Israel: 'Not enough evidence' to convict Duma arsonists
Israeli Defence Minister Moshe Yaalon said on Tuesday that there was "not enough evidence" to prosecute suspects in the Duma arson murders, in which several members of the Dawabsheh family were killed.
Yaalon told Army Radio that the July attack in the West Bank was "clearly a Jewish attack that I am ashamed of" and said that his ministry knew who was behind the killings but that they simply did not have enough evidence to take the case to trial.
According to Israeli Haaretz on Monday, the deputy attorney general for criminal law told a Knesset committee that "extraordinary measures" were used when the three suspects were interrogated.
“This is not the first time that a statement like this comes from the Defence Ministry and we are sure they have known from the beginning who set fire to the house,” Nasir Dawabsha, a relative, told Middle East Eye.
“Half an hour after the news broke the Israeli media declared that it was Jewish terrorism and they knew who was involved and they investigated that. We don’t have any trust in the Israeli justice system any more – neither the courts, nor the army.”
The attack, which happened on 31 July and was carried out by masked attackers, sparked protests throughout the West Bank after 18-month-old Ali Dawabsheh died in the fire. His mother Riham and father Saaed later died of their injuries while his four-year-old brother Ahmed remains in serious condition. Nasir, the boy's uncle who spoke to MEE is now looking after him and has said that the doctors think he will need a string of surgeries and treatments for the next decade to help him recover from his wounds.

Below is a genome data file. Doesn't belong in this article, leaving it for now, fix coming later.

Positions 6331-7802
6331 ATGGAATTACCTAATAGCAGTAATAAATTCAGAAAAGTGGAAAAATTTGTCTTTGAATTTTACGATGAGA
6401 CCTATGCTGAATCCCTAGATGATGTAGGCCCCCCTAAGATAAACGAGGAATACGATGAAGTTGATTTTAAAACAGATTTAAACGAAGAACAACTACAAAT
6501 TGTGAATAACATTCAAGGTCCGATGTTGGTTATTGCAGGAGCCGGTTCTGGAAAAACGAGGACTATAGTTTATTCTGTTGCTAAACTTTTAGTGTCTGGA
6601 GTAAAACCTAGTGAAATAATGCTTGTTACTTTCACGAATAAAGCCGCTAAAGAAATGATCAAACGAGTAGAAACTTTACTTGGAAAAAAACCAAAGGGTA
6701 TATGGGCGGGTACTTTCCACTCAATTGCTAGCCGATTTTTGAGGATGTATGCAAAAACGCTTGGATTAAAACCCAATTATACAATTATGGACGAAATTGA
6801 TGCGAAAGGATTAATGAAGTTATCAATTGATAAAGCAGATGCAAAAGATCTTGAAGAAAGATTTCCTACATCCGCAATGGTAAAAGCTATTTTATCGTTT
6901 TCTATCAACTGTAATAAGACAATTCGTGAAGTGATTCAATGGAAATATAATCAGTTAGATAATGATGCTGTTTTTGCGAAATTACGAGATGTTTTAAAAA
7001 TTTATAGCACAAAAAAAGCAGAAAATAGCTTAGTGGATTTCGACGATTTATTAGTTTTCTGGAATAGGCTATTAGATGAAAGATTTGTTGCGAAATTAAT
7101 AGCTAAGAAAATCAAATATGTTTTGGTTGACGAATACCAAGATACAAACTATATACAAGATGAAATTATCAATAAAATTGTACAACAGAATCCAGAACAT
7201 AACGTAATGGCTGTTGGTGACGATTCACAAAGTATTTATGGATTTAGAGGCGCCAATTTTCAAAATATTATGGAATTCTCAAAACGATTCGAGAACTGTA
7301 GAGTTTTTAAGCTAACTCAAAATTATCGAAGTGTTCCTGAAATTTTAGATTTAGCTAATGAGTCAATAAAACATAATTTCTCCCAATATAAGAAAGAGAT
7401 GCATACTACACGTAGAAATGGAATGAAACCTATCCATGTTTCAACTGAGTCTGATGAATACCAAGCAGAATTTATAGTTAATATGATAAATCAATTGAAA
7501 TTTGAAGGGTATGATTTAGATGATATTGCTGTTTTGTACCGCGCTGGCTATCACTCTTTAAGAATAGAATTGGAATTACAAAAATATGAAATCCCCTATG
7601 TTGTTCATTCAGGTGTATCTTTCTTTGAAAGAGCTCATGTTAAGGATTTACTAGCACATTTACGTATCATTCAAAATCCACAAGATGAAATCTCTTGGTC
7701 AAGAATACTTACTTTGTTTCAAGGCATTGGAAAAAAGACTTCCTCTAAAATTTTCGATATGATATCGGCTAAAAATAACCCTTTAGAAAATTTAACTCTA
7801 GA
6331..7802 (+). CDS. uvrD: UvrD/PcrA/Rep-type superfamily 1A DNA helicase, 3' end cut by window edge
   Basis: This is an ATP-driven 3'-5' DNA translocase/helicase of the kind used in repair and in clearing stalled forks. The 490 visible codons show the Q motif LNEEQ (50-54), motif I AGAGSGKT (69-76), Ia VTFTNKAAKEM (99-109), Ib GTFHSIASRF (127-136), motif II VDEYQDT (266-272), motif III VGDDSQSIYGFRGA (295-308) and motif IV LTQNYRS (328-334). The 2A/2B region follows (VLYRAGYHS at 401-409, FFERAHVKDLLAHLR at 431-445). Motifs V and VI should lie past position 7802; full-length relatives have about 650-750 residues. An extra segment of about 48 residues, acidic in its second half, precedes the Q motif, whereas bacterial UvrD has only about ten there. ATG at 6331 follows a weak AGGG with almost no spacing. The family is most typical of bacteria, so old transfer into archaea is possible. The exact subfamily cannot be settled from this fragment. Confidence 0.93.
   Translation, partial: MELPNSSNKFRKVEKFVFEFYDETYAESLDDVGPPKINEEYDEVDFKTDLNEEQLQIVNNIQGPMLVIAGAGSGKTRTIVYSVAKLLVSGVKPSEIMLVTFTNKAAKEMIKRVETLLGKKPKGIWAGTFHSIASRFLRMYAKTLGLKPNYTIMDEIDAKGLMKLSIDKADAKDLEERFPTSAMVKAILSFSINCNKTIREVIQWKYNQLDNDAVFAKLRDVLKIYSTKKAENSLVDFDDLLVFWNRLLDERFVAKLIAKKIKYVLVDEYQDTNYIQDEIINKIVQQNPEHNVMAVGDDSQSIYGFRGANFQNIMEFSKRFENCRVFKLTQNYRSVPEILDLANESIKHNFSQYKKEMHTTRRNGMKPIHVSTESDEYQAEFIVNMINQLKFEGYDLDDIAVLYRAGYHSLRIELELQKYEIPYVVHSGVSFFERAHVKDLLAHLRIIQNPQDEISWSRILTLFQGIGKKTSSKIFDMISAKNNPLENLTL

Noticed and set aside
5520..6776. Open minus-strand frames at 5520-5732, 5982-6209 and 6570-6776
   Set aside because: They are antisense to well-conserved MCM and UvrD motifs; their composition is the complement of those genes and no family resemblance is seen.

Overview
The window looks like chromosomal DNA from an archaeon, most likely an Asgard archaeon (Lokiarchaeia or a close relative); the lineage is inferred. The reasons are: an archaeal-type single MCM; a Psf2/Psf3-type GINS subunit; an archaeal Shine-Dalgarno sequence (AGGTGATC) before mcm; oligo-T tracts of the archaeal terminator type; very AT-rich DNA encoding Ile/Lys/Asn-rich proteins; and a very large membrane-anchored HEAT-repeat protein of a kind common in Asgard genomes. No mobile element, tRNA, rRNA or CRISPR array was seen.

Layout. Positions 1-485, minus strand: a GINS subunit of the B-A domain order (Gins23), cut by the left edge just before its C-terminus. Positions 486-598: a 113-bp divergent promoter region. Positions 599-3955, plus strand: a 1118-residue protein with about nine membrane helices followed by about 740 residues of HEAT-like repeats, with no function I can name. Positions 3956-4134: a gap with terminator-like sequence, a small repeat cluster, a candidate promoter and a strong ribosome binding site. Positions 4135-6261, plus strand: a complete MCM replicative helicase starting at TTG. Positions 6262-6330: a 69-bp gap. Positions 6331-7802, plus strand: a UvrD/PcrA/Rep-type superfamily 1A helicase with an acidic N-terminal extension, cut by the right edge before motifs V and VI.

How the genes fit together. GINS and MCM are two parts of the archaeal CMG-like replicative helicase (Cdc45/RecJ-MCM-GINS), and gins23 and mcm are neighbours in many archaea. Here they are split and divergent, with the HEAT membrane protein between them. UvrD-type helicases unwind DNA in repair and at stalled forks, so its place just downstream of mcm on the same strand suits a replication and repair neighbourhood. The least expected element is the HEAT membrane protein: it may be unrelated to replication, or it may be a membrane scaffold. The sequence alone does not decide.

At the time of the attack, Israeli Prime Minister Benjamin Netanyahu condemned the attack telling Palestinian President Mahmoud Abbas that "it's upon us to together fight terror, no matter which side perpetrates it".
However, some in Israel have spoken out against justice for the attackers. On Tuesday Knesset member Bezalel Smotrich of the far-right Jewish Home party argued in a column that attacks carried out by Jews should not be considered terrorism.
“Netanyahu came to visit us after the killing and he promised to catch them and bring them to justice but it is obvious that there is a different between Israeli and Palestinian blood,” Dawabsha said, while saying that the high Palestinian death toll from the recent violence acted as proof that Palestinian lives don’t matter.
“The problem is not with those who set the house on fire but with the government who incites this kind of violence against us.”